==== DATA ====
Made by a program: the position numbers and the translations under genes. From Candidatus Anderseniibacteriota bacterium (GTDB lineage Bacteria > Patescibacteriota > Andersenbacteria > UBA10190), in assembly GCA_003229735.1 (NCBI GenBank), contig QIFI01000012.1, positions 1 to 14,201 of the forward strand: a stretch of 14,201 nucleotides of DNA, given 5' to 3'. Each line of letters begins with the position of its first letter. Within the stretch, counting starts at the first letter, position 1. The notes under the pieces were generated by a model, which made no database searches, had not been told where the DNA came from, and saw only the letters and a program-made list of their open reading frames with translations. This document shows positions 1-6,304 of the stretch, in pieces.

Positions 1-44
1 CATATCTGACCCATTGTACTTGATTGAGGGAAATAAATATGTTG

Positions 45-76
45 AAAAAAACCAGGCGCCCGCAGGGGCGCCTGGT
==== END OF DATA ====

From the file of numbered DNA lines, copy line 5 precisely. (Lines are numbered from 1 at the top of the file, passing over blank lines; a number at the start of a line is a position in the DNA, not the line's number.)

45 AAAAAAACCAGGCGCCCGCAGGGGCGCCTGGT